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Don’t ban email – just use it wisely
3 August, 2012 - 09:00
A recent study released by The Grossman Group and LCWA Research Group reveals that the growing trend of reducing email isn’t necessarily an appropriate strategy. We caught up with David Grossman in Chicago to discuss the findings.
By Kelly Kass
Email overload. We all experience it. But what can be done to manage it?
303 corporate executives, 181 supervisors, 306 middle managers and 510 employees were surveyed from February to March 2012.
The research uncovered three significant results:
1. Email is an effective internal communication tool at work: 84% of corporate executives think so; so do 83% of middle managers and 77% of non-supervising employees.
Employees use the channel to communicate timely information, to connect with global clients and co-workers and to keep a record of information.
“Useful”, “helpful” and “efficient” were three of the adjectives used to describe email by employees and middle managers.
2. Email needs an overhaul but it should not be eliminated: Despite its effectiveness, email needs to be improved. That’s the consensus according to 47% of corporate executives, 57% of middle managers and 35% of employees.
The latter two groups see email as “overwhelming” and “excessive”. Managers estimate spending approximately 24 minutes of their day reading irrelevant email messages. Broken down, that’s the equivalent of 6,000 minutes (100 hours) per work year for each manager.
Employees spend 17 minutes a day on irrelevant emails. Work-related messages generally take up 45 minutes of an employee’s day; 10 minutes are spent on email outside normal business hours. Middle managers spend 74 minutes and 28 minutes, respectively.
So what should be done to improve the overload?
Many organizations are beginning to dabble in enterprise social software implementing the use of Yammer, Chatter, Jive and other platforms. Rather than email one another back and forth resulting in endless email chains, colleagues rely on the social software for instant burst of messages enabling quicker response times to questions and a thinner email inbox.
When asked if these sexy new tools can truly replace email, David Grossman, CEO of the The Grossman Group, said:
“I think we’re already at the point where there is a ton of overload inside the organization. Something has to give. Adding channels and adding to the overall communications mix isn’t taking anything away. The future is: how do we re-balance internal communications to make sure that we have the vehicles and tools that really focus on employees’ needs and help them get the information they need?”
In Grossman’s email study, few people polled felt that email should be banned at work. Instead they favored policies that would:
• Reinforce email rules and etiquette. (Supported by 61% execs/55 middle managers/40% non-supervising employees)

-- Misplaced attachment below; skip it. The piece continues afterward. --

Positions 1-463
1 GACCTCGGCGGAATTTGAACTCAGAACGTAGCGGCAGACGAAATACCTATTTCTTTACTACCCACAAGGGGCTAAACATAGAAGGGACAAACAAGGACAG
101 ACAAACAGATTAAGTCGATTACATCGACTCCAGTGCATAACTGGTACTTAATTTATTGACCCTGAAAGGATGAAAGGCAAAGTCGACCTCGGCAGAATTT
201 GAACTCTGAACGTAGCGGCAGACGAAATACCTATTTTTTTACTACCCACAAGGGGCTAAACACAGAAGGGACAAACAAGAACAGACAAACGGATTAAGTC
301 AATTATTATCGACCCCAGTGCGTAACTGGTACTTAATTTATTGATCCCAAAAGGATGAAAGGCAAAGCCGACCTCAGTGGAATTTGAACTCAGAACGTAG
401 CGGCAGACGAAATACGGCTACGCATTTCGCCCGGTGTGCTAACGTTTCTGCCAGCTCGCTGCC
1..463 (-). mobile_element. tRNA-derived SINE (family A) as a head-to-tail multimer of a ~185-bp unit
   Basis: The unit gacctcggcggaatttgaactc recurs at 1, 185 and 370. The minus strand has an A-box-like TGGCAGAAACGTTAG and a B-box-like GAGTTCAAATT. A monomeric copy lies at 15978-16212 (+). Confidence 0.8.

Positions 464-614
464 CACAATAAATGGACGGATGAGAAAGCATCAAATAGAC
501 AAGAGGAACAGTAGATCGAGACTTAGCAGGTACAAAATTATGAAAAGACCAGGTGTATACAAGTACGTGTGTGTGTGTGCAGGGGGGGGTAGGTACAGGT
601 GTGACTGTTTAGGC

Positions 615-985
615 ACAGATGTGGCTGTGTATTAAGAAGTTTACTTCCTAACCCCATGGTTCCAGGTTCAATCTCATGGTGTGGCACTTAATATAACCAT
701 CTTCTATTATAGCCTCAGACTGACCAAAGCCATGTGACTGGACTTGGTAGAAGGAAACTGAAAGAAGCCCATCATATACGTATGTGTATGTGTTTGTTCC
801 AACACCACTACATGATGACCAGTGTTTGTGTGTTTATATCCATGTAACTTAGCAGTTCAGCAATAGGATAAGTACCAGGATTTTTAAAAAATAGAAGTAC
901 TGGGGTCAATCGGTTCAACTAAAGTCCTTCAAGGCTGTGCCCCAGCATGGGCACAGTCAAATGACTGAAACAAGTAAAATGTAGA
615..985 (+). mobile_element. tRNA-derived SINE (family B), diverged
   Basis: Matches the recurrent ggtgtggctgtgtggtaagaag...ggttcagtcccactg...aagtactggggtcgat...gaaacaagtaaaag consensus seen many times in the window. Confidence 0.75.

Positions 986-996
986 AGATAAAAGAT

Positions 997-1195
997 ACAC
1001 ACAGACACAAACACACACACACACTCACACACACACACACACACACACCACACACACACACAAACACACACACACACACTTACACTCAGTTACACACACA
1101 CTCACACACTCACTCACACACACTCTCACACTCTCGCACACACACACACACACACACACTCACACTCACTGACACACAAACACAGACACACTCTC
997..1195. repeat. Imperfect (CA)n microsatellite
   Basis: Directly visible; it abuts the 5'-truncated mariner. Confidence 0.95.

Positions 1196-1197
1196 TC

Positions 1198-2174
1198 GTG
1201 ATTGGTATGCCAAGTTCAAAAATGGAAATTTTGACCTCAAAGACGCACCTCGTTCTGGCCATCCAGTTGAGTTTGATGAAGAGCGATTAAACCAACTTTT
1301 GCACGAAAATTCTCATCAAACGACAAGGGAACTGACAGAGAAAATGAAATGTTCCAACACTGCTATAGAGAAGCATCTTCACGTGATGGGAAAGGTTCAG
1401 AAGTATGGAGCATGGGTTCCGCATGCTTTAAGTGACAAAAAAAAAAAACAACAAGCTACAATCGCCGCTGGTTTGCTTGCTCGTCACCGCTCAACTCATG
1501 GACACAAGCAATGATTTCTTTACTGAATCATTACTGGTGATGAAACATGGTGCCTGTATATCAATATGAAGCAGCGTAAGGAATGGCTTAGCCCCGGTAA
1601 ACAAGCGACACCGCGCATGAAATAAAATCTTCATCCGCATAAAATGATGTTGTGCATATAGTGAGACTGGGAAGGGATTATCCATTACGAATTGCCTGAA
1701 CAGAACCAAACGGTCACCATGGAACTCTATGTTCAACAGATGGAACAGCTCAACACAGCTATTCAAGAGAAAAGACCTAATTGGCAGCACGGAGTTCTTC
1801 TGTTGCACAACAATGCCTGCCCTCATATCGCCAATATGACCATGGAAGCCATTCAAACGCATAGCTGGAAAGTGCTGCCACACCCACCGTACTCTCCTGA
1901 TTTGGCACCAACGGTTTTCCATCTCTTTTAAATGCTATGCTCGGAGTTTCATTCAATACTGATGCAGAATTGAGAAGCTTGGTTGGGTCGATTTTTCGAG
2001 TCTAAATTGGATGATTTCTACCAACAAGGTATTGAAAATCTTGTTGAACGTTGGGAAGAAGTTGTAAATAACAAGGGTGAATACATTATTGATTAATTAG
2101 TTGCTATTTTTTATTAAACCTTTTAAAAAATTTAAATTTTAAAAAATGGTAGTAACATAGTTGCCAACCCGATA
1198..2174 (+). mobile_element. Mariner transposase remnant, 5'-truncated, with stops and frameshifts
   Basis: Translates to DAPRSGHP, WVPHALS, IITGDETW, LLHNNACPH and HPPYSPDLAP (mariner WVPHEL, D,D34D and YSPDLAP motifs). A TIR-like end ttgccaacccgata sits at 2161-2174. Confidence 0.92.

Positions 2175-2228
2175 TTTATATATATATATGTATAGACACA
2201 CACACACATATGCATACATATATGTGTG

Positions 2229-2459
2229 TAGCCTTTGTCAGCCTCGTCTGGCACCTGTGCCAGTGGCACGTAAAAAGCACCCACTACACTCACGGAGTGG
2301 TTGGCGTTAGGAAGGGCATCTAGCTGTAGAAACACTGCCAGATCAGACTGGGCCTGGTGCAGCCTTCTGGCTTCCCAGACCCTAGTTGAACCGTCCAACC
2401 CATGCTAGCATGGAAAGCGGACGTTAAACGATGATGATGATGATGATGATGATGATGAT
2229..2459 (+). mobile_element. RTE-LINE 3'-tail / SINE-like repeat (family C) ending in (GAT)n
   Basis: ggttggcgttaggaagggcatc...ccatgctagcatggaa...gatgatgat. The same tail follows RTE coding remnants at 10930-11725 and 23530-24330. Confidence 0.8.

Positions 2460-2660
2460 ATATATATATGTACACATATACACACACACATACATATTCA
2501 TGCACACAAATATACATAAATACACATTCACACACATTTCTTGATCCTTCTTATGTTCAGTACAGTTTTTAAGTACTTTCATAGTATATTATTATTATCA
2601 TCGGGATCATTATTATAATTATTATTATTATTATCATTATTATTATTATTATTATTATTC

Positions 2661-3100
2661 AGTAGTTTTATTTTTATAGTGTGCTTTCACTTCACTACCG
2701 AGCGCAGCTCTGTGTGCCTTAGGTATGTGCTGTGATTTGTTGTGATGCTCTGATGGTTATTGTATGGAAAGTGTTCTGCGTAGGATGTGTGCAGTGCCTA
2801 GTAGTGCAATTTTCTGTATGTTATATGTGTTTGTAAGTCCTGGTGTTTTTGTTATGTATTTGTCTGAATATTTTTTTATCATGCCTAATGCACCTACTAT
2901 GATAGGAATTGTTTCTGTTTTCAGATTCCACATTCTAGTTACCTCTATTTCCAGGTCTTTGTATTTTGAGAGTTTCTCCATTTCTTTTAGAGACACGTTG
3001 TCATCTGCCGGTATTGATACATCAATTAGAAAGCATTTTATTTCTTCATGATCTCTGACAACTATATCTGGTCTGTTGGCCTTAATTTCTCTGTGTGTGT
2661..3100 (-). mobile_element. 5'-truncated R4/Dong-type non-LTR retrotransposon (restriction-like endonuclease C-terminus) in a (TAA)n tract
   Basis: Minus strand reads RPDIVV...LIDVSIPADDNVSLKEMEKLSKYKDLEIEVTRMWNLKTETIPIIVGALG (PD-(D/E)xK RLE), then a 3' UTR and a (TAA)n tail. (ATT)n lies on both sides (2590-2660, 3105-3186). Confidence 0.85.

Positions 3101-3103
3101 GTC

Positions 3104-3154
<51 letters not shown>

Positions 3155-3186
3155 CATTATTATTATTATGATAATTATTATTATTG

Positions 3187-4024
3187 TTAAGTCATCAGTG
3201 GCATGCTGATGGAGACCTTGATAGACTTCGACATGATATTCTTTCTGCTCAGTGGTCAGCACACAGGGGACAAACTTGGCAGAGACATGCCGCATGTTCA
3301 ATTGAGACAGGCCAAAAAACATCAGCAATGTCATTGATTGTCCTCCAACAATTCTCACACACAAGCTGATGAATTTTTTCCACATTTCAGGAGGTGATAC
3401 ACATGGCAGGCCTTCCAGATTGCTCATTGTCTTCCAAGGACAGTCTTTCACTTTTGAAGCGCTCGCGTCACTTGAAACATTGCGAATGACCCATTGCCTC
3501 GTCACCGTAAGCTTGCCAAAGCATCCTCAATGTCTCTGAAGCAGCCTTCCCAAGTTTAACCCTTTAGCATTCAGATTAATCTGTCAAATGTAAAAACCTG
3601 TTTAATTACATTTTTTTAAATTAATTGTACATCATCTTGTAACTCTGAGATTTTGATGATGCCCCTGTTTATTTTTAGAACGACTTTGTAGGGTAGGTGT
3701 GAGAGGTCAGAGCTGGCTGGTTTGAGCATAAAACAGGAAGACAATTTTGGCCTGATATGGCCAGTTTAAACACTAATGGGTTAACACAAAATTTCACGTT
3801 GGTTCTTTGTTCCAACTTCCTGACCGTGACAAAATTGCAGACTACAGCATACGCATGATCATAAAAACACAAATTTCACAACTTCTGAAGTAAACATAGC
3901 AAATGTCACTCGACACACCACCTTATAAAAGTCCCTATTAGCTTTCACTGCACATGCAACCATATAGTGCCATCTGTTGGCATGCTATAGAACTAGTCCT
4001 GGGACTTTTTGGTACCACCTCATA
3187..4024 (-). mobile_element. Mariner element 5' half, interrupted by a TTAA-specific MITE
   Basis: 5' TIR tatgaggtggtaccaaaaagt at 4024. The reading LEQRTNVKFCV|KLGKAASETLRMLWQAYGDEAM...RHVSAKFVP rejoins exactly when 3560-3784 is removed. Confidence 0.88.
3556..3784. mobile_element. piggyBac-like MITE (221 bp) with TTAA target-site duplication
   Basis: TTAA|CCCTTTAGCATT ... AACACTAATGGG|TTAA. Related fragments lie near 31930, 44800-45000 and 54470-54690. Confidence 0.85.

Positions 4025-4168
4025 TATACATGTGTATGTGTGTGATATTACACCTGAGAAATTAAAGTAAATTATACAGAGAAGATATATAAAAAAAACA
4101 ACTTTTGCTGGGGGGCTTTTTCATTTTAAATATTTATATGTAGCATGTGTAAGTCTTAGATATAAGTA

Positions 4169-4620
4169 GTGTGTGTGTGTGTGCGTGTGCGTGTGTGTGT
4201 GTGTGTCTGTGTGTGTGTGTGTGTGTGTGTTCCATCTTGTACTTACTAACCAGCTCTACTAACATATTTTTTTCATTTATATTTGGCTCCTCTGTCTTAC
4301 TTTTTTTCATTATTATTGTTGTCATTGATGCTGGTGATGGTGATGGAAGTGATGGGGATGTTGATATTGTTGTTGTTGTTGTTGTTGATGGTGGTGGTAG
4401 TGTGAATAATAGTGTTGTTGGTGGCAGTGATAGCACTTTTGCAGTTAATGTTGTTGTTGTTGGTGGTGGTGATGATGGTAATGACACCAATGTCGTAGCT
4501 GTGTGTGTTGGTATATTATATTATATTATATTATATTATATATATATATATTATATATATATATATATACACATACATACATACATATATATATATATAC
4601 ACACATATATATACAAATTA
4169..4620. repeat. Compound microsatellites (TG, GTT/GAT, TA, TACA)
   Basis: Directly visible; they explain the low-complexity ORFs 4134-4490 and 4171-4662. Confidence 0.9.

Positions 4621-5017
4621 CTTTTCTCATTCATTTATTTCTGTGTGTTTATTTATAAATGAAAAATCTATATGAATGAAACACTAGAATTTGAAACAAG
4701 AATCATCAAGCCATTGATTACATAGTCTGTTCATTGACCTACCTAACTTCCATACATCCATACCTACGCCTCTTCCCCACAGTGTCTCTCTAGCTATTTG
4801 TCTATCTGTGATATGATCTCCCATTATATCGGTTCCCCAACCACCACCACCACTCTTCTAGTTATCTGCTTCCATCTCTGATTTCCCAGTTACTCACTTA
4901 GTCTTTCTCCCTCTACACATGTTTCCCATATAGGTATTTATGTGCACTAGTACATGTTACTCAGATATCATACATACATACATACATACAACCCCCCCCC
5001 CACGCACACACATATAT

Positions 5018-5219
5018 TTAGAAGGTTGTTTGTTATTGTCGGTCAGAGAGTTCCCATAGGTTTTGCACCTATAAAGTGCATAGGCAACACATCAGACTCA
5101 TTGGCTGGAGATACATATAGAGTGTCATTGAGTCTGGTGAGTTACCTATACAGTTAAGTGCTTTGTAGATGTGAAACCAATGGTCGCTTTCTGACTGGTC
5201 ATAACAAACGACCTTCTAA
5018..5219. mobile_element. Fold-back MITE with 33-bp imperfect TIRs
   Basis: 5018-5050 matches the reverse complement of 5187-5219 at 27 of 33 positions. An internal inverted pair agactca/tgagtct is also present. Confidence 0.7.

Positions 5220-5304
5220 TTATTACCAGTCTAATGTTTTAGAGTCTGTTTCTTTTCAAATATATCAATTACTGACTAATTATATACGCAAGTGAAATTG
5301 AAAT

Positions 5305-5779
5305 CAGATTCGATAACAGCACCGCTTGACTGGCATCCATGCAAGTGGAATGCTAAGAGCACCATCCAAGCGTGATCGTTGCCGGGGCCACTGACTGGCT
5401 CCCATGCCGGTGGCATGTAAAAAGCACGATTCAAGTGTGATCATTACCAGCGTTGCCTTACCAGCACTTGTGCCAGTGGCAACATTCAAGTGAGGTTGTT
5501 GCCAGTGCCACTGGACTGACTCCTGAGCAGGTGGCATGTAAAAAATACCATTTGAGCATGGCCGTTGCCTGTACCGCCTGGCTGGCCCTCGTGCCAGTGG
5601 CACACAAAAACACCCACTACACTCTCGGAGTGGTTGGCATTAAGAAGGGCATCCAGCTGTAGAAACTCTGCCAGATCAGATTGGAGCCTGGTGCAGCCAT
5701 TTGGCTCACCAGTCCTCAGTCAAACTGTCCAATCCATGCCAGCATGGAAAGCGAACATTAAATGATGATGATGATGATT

• Permit unlimited email communications. (26%/31%/21%)
• Limit email outside normal business hours. (11%/20%/13%)
• Limit email during normal business hours. (8%/15%/11%)
• Eliminate email outside business hours. (3%/12%/7%)
36% of employees, 20% of middle managers and 19% of corporate executives viewed none of these strategies as effective.
The primary issues respondents have with email has to do with people’s email practices – from hitting ‘reply all’ to unnecessarily cc’ing colleagues in a message.
3. Managers are especially affected by email misbehaviors and are also more likely to access their work email outside normal business hours, according to the third significant finding of the study. Reasons for this are:
• To meet important deadlines.
• Connect with global colleagues/clients in multiple time zones.
• Conform to company culture.
• Impress colleagues/supervisors.
Managers, supervisors and employees tend to access email away from the office in order to:
• Ensure nothing is missed. (e.g. project updates, meeting times, etc.)
• Prepare for the upcoming workday.
• Read emails they don’t have time for during regular office hours.
• Reduce the next day’s workload.
Accessing email outside of regular working hours usually lead to work-life balance struggles, fear of missing pertinent information and increased stress from checking messages.
Just where should companies draw the line when it comes to employees constantly staying connected to their smartphones?
Grossman said, “I think how connected we are is a very personal decision. One of the things we realized in our work was people work very differently. The things they don't want is for others to dictate how they work. Each of us has to make our own decision as to how connected we want to be. Can work survive without us? In most cases, it can. It says something about how we lead if we can’t step away from our BlackBerry or smartphone. If you don’ t have a wonderful team in place, it says maybe we’re not leading as well as we could if we can’t take a vacation and recharge as all of us need to.”
For more on the study, “Enough Already! Stop Bad Email!” go to http://www.yourthoughtpartner.com/email-perception-study/
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